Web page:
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XXI.1 January - February 2014
Page: 66
Digital Citation

Managing health with mobile technology


Authors:
Predrag Klasnja, Wanda Pratt

Nearly two-thirds of all U.S. adults now have smartphones—powerful personal computers that are always with their owners, are continuously connected to the Internet, are capable of running sophisticated applications, can know where their owners are and what they are doing, and can connect to a wide range of other devices, from wearable sensors to car entertainment systems.

The growth of smartphones has far-reaching implications for healthcare. Simply put, smartphones and other mobile technologies might be the single most promising avenue we have to help individuals manage their health, and to do so at scale. From encouraging physical activity to assisting cancer patients with the management of chemotherapy side effects, mobile health (mHealth) is increasingly becoming a key platform for delivering health interventions.

The recent explosion of work in mHealth has come from both the commercial sector and research in health sciences and human-computer interaction. Commercial fitness devices, such as Fitbit and Nike+ Fuelband, have brought mHealth into the mainstream, while HCI and health researchers are continuing to develop new ways to support people’s efforts to manage their health and to test the efficacy of the resulting interventions. In broad terms, this recent work has fallen into two categories: wellness management and health behavior change, and patient care outside the clinic. Here we briefly review the main approaches that have been taken to support these goals and discuss where we think the field of mHealth needs to move next.

Wellness and Health Behavior Change

A key focus of mHealth research and development in the past few years has been on helping individuals to adopt and sustain healthy lifestyles. Physical inactivity, poor diets, smoking, and other behavioral risk factors are key contributors to an epidemic of chronic conditions—including obesity, diabetes, and heart disease—with immense costs in terms of human suffering and healthcare expenditures. Yet these conditions are largely preventable, and many recent mHealth technologies have aimed to help individuals improve their health by adopting healthier habits. mHealth applications use four main strategies to encourage healthy behaviors: tracking and feedback, goal setting, social influence, and gamification.

The core features of nearly all mHealth applications are tracking of health-related behaviors and providing feedback on those behaviors. This process, called self-monitoring, has been used to support health behavior change since the early 1970s and can be effective for changing a broad range of behaviors, from physical activity to obsessive rumination. mHealth applications are making self-monitoring more powerful and practical by easing the collection of behavioral data and by providing users with real-time feedback on how they are doing with respect to their behavior-change goals.

Insights

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Physical-activity trackers (e.g., Fitbit), digital scales, Bluetooth-equipped heart-rate monitors, and other emerging sensors are making it possible for mHealth applications to track information about users’ activities and states with minimal burden, greatly easing the process of self-monitoring. Even for activities that cannot be captured automatically, such as diet or emotion, mHealth researchers have developed logging interfaces that substantially reduce the burden of tracking. For instance, PAM—a recent project by Pollak and colleagues at Cornell [1]—enables users to record how they feel simply by tapping on one of 16 photographs that best represents their current emotional state. Pollak et al. have shown that PAM correlates well with the much more laborious gold-standard measures of affect. Similarly, category-based journaling of food intake, which asks users to report only what types of food they consumed (e.g., “dark-green vegetables” or “low-carb meal”) rather than exactly what they ate, is making it easier for people to track their diets long-term. Although category-based journaling is less accurate than traditional food diaries, simplified diet tracking can still help with the adoption of healthier eating habits. Early studies of mHealth applications that used this approach have found that study participants increased their consumption of fruit and vegetables [2], and that the resulting data could even be used to automatically calculate correlations between users’ food intake and their other health-related behaviors, such as sleep [3].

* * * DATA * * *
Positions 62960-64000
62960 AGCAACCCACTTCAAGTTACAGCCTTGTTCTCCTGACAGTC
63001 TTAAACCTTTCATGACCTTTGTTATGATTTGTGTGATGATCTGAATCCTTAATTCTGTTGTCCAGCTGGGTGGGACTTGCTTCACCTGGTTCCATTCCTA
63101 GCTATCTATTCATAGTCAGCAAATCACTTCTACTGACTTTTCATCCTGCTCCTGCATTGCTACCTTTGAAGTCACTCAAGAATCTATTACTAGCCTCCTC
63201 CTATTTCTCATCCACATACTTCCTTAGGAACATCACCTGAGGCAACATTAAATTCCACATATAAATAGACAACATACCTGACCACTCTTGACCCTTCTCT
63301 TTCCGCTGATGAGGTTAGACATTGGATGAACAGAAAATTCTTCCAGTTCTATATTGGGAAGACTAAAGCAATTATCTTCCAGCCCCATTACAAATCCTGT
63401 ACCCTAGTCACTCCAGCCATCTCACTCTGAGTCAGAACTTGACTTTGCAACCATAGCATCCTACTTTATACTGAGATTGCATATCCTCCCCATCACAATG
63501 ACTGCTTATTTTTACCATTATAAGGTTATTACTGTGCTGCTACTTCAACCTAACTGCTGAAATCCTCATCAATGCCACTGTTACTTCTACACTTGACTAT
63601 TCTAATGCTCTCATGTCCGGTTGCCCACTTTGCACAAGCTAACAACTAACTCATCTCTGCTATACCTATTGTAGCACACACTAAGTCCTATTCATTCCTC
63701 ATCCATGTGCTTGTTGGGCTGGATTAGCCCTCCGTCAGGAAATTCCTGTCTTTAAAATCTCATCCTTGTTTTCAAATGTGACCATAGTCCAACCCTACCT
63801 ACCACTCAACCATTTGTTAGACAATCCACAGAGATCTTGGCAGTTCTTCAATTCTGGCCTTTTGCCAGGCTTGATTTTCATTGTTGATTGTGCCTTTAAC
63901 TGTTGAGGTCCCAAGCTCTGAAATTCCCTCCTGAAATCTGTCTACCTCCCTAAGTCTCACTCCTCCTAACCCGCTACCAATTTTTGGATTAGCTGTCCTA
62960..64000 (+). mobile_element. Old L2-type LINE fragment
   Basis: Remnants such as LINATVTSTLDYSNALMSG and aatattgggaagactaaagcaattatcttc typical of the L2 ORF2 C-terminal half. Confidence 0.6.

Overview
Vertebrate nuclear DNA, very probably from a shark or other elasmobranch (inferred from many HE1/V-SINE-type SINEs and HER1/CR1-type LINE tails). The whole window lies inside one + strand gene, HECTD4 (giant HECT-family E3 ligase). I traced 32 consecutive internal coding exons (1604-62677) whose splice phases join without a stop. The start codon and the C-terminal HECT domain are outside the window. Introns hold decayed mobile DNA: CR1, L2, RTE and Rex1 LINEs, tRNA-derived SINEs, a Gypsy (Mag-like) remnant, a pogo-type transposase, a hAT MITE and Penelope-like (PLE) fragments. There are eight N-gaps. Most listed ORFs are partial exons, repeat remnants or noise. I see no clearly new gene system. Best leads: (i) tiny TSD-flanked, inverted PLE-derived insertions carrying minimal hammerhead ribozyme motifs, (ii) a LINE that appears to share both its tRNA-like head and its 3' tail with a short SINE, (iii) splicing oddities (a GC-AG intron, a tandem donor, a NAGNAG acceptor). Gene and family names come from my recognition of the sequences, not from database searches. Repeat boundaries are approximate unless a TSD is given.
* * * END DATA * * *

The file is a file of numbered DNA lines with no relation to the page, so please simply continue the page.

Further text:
Nearly all wellness applications also provide feedback, often in the form of daily and weekly views of tracked activities. Some, like Jawbone UP, even offer charts of multiple types of activities, enabling users to look for patterns in their data and formulate hypotheses about how their activities are related to one another. Nor does feedback stop with charts. For instance, UbiFit [4], a mobile-phone application for encouraging physical activity, provides users with feedback in the form of a flower garden on the phone’s wallpaper, enabling them to see how active they have been that week every time they use their phone. And many mHealth applications provide feedback directly on the sensing device (e.g., Nike+), enabling users to quickly see how they are doing without reaching for their phones. Such improvements to tracking and feedback are helping individuals to monitor their health activities more effectively, more easily, and over longer periods of time.

Tracking support enables mHealth applications to employ a number of other strategies for encouraging healthy activities. One common strategy is goal setting. In many mHealth applications, individuals are able to set goals and to track how they are progressing toward those goals. Recent applications explore how to set such health-behavior goals most effectively. For instance, GoalPost [5] enables users to set two physical-activity goals, a main goal and a backup goal. The addition of the backup goal can help individuals to stay motivated and active even during periods when they are too busy to reach their primary goal. Such innovations can help people deal with the messiness of everyday life, which makes perfectly consistent routines difficult even for those with the best of intentions.